Portuguese traders first began to explore the west coast of Africa from the mid-15th century, sailing in search of a sea route to Asia and on the lookout for new trading opportunities. Their ships were loaded with brass, lead, iron, coral, cowrie shells, firearms and spirits, to be exchanged for enslaved Africans, gold, pepper, and ivory.
The ruler of Benin, the Oba, was a key trading partner for the Portuguese. He controlled the supply of goods and enslaved people to be traded with the Europeans and used the profits to support his court and government.
Although ivory carvings were traditionally made only for the Royal Court of Benin, the Oba granted permission for the production of decorated horns, spoons, forks and saltcellars for sale to European visitors. Why saltcellars? Salt was expensive in Europe at this time, presented in elaborate containers to grace the tables of the wealthy. Ivory was also a rare, high value material, demonstrating status, wealth and success.
These luxury items are amongst the earliest examples of African objects made specifically as souvenirs for foreigners and are some of the earliest west African objects to be brought to Europe.
Saltcellars were not part of the Benin carvers’ existing repertoire but expressly designed for the visiting Portuguese and combining Benin styles with European taste. This combination is reflected in their description as ‘Bini-Portuguese’ – ‘Bini’ being a reference to the culture of people living in and around Benin City.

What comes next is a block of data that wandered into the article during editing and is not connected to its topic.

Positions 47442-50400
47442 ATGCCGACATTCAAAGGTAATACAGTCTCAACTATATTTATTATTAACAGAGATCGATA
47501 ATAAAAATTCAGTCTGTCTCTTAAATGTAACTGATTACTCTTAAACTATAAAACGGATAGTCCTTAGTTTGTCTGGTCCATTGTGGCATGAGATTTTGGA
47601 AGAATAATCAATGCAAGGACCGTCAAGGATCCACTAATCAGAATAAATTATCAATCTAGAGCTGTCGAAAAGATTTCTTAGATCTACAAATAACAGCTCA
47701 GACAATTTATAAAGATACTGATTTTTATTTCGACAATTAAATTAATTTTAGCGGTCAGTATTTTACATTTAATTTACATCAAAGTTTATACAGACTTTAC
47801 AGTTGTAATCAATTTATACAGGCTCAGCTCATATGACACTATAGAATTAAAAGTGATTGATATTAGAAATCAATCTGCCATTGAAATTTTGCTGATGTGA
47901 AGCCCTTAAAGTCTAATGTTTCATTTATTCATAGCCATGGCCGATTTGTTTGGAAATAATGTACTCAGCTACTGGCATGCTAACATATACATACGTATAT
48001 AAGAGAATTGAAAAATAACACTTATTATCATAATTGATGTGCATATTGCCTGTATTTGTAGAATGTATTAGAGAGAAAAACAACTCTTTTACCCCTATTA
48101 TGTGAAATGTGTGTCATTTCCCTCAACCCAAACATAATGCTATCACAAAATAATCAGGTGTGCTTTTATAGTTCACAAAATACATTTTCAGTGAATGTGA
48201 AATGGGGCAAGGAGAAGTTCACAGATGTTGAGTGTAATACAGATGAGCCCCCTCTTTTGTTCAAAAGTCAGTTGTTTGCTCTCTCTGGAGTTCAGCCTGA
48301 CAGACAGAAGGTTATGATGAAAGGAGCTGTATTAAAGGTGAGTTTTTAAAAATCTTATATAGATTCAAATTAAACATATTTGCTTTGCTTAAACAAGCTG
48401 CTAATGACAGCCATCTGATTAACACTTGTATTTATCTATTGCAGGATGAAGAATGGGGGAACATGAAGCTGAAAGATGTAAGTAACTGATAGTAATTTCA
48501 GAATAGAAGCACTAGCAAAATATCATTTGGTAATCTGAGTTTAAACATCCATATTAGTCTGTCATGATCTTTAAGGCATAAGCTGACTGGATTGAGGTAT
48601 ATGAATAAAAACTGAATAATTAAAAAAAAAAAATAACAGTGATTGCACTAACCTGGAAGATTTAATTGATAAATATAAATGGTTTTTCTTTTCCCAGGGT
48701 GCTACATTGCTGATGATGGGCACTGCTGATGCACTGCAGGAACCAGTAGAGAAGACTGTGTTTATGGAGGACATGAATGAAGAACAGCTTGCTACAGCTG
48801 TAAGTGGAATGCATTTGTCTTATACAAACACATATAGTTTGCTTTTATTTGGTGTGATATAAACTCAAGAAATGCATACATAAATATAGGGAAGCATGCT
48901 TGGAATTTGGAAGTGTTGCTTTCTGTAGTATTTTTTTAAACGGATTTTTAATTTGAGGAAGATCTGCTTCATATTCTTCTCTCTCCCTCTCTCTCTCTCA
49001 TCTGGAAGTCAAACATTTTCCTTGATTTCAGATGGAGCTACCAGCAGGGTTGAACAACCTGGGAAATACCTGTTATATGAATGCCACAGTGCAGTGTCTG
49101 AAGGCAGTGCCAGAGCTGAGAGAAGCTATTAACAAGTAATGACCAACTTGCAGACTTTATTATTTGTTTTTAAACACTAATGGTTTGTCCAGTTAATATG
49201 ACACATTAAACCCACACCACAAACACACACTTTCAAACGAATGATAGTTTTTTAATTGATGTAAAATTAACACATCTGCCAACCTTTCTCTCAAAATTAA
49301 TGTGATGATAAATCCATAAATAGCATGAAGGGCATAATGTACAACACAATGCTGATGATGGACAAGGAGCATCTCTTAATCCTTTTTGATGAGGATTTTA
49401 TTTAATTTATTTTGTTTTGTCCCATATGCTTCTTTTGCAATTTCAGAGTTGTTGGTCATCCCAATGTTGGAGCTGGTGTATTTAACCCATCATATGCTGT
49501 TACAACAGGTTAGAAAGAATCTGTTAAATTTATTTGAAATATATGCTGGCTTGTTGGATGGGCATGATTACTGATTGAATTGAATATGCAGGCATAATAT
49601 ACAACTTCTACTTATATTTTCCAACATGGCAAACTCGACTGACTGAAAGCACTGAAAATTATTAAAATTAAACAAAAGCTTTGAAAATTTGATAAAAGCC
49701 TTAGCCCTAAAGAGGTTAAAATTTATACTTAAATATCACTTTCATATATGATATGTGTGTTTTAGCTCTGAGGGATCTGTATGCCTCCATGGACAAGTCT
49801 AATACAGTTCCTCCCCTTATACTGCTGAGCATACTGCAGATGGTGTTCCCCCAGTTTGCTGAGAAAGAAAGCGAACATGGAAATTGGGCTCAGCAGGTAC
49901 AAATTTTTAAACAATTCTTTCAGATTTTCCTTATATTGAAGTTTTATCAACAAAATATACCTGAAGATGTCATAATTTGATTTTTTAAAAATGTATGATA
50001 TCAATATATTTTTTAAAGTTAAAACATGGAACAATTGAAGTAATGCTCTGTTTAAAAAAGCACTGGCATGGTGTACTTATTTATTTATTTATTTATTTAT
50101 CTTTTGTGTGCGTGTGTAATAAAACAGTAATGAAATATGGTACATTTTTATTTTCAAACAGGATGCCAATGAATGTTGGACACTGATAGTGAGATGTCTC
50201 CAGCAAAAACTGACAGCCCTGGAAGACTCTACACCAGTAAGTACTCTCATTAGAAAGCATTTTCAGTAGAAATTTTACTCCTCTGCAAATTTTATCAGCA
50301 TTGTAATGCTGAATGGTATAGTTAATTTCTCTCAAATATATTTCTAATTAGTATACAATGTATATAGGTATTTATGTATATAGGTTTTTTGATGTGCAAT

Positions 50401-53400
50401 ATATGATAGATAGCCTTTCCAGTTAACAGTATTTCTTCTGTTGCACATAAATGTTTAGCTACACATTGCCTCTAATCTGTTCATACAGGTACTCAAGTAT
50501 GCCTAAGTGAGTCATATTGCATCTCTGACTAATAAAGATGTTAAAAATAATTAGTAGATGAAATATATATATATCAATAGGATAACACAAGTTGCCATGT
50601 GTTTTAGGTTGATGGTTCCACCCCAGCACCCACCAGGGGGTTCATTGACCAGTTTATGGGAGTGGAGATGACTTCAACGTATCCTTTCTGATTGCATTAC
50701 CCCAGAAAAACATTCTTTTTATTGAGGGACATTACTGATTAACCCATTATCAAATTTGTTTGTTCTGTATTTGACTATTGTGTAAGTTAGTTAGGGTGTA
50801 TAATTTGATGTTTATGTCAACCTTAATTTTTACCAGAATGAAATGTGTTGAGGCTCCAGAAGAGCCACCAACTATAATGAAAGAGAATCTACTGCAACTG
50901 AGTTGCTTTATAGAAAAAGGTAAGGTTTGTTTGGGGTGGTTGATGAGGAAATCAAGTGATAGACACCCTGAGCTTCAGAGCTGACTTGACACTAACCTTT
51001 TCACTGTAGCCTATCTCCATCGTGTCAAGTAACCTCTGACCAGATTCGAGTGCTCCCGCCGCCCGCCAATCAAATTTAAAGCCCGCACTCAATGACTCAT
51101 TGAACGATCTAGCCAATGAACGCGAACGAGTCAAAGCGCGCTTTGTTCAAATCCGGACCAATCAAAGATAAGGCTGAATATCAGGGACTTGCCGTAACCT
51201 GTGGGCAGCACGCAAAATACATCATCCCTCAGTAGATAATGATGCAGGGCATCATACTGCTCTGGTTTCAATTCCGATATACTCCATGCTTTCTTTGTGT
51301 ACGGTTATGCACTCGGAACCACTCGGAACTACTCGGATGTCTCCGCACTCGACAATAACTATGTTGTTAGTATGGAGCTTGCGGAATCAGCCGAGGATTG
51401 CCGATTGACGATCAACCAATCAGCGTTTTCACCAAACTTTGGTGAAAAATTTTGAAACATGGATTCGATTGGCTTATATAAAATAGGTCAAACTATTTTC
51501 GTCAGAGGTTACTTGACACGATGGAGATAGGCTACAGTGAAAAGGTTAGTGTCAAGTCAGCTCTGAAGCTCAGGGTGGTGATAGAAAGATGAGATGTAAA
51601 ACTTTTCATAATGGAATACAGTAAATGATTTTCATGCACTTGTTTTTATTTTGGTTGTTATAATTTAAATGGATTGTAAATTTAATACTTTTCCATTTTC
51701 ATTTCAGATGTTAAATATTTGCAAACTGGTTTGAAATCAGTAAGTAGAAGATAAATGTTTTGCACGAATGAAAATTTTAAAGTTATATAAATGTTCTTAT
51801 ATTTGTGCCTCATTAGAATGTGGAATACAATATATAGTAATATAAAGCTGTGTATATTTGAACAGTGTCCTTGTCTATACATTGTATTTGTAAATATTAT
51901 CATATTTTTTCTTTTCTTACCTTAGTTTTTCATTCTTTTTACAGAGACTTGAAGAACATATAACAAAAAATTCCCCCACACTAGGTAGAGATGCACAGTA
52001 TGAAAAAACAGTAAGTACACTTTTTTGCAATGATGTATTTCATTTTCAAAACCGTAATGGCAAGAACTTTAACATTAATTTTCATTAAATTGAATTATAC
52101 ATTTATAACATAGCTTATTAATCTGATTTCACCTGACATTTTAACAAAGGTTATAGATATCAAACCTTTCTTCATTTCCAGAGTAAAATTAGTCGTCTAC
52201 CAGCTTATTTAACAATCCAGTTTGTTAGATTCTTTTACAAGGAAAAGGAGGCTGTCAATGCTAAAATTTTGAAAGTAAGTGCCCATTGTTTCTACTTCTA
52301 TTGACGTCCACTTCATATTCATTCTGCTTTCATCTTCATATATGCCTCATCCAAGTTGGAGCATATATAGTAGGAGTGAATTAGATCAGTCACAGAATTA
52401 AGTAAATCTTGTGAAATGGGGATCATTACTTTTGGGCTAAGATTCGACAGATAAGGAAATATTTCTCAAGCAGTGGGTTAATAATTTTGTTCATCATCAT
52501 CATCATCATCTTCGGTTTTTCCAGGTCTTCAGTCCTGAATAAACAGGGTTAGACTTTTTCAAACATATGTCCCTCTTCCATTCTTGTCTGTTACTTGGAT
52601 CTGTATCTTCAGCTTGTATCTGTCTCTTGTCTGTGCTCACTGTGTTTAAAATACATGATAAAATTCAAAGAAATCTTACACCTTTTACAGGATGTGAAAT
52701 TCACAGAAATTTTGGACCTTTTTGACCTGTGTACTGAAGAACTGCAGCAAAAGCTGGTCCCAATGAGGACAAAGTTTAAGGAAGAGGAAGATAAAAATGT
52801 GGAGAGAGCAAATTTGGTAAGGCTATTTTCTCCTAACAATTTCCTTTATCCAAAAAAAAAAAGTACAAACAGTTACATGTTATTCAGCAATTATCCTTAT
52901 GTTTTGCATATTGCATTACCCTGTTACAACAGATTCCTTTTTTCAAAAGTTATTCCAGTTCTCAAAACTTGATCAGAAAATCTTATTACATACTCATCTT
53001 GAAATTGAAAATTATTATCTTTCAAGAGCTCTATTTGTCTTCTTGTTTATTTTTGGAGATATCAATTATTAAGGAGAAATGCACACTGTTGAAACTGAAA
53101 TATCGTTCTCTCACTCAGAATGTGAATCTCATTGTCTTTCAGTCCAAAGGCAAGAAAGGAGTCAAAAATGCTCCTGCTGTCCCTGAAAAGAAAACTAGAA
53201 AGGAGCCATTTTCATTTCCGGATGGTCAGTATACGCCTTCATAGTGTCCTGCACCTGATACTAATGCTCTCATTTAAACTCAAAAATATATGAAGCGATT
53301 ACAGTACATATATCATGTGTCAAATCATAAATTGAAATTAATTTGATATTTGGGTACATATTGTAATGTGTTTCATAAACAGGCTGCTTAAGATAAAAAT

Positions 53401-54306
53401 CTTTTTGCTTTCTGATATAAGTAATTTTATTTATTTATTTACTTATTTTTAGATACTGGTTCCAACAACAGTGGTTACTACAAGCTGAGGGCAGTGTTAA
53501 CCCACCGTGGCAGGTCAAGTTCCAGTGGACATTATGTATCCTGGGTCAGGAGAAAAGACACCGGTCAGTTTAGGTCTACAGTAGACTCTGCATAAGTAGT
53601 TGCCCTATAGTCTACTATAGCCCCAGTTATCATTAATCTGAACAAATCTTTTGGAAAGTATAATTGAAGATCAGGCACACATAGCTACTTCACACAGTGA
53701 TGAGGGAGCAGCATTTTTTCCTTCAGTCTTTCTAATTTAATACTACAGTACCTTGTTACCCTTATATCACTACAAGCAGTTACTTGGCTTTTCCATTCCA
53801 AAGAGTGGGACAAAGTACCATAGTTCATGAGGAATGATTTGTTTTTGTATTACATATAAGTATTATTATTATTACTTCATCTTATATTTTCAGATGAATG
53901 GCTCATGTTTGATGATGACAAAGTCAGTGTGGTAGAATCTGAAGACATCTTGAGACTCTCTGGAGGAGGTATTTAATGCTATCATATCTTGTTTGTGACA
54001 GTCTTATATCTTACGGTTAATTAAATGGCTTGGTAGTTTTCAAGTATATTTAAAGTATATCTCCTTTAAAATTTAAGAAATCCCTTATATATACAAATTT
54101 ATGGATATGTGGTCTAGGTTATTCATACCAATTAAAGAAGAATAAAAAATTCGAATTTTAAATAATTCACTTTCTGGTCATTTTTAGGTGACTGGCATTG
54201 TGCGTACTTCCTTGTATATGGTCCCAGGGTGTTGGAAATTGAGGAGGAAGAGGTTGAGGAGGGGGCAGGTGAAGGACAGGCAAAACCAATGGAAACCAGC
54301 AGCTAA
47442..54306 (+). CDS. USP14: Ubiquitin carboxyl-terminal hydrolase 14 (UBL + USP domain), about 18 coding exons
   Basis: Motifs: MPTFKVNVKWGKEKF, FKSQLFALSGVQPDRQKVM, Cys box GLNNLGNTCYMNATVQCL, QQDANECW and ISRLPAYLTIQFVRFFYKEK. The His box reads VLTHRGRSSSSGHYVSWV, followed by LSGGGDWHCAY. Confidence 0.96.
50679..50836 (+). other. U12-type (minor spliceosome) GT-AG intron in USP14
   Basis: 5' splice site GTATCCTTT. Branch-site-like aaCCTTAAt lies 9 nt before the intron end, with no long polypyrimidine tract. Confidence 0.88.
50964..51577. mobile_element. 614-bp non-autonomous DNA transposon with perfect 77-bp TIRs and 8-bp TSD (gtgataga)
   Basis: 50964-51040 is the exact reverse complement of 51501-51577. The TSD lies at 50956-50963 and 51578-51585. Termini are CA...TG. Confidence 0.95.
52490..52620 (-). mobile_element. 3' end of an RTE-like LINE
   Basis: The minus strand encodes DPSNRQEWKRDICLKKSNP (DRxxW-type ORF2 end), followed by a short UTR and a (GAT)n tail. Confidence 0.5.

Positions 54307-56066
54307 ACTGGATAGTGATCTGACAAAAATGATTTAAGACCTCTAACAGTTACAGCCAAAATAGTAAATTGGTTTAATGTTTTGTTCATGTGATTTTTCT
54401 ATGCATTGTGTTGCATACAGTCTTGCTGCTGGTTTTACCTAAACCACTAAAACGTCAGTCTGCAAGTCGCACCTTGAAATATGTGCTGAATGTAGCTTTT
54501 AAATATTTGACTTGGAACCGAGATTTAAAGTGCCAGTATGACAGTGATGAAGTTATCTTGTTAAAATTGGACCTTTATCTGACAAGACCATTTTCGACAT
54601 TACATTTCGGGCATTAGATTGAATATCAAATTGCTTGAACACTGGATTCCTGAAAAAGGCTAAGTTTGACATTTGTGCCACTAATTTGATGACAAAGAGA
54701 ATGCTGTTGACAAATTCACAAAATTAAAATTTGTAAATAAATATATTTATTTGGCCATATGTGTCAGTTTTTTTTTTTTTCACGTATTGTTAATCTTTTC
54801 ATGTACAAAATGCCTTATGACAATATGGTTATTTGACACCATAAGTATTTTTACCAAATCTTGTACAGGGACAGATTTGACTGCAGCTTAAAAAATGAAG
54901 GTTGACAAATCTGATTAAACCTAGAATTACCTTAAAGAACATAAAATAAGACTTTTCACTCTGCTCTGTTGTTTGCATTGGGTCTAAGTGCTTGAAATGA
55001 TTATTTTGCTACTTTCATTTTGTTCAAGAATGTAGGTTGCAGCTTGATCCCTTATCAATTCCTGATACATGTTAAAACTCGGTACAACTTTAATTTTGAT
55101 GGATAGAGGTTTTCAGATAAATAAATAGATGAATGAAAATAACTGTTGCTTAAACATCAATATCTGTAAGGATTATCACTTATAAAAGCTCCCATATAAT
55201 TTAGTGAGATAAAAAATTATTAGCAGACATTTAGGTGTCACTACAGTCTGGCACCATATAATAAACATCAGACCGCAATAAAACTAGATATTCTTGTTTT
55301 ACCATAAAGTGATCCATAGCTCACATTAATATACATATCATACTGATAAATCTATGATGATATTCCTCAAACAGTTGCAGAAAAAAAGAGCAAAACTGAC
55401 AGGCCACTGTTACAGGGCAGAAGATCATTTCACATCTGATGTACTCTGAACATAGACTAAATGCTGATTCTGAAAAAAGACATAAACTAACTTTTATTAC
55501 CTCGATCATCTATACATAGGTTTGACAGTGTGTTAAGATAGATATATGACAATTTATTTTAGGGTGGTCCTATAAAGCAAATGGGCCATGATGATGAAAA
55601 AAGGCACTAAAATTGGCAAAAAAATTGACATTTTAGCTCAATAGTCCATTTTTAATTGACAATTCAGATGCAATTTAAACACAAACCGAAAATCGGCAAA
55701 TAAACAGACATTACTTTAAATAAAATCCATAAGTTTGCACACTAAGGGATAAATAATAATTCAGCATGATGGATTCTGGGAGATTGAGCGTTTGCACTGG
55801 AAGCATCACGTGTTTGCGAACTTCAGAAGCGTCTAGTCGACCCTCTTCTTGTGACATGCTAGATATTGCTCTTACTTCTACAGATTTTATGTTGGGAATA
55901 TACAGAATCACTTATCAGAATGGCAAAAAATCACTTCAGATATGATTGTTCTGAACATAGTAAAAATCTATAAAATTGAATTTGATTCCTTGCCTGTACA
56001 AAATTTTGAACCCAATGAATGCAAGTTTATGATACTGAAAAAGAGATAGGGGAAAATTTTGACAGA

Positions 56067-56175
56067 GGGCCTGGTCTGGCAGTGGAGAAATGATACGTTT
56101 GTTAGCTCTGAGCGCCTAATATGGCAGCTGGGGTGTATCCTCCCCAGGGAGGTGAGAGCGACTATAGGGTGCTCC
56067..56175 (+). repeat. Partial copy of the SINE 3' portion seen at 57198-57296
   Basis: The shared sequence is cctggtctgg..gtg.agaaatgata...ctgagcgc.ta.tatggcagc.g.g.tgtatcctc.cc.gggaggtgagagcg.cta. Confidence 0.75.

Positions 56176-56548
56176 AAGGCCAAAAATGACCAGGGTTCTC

The spherical shape of the saltcellars recalls the round-bottomed vessels commonly used across many parts of Africa, made from gourds, wood or pottery and the carvers also drew on their own cultural traditions for surface decoration, including basket weave and lozenge designs.
All known examples of Benin saltcellars feature Portuguese figures. The carvers probably had first-hand experience of their subjects and it is also possible that the Portuguese who commissioned the works supplied sketches of individuals that they wished to be included.
There are only 15 known examples of Bini-Portuguese saltcellars in museum collections, all of which were made in one court workshop by no more than seven or eight artists. Their journey from their origins in the kingdom of Benin is unknown. They may have been brought to Europe by Portuguese sailors or looted during the much later British Punitive Expedition in 1897. Find out more.
Two of the fifteen known saltcellars are in the collection at National Museums Scotland. One of these (A.1950.3) was purchased by the Museum in 1950 from a British antiquities and art dealer, for £200. It is stylistically similar to a saltcellar in the British Museum collections and may be by the same artist. The other (A.1956.115) is the central section of a three-part saltcellar (A.1956) which was transferred to the Museum in 1956 from the collections of the National Museum of Antiquaries of Scotland.
This section has been identified as the work of a carver known as ‘The Master of the Heraldic Ship’. The four carved standing figures, identifiable as Portuguese by their dress and regalia, each bear a striking resemblance to a 16th-century portrait of Afonso de Alburquerque, second Governor of the Indies, who sailed around the African coast to get to Asia. The carver has captured the details of his clothing, physiognomy and demeanour. Two more complete saltcellars by the same carver have been identified in the British Museum and the Metropolitan Museum of Art collections.
You can see a selection of Benin artworks on display in the Artistic Legacies gallery at the National Museum of Scotland.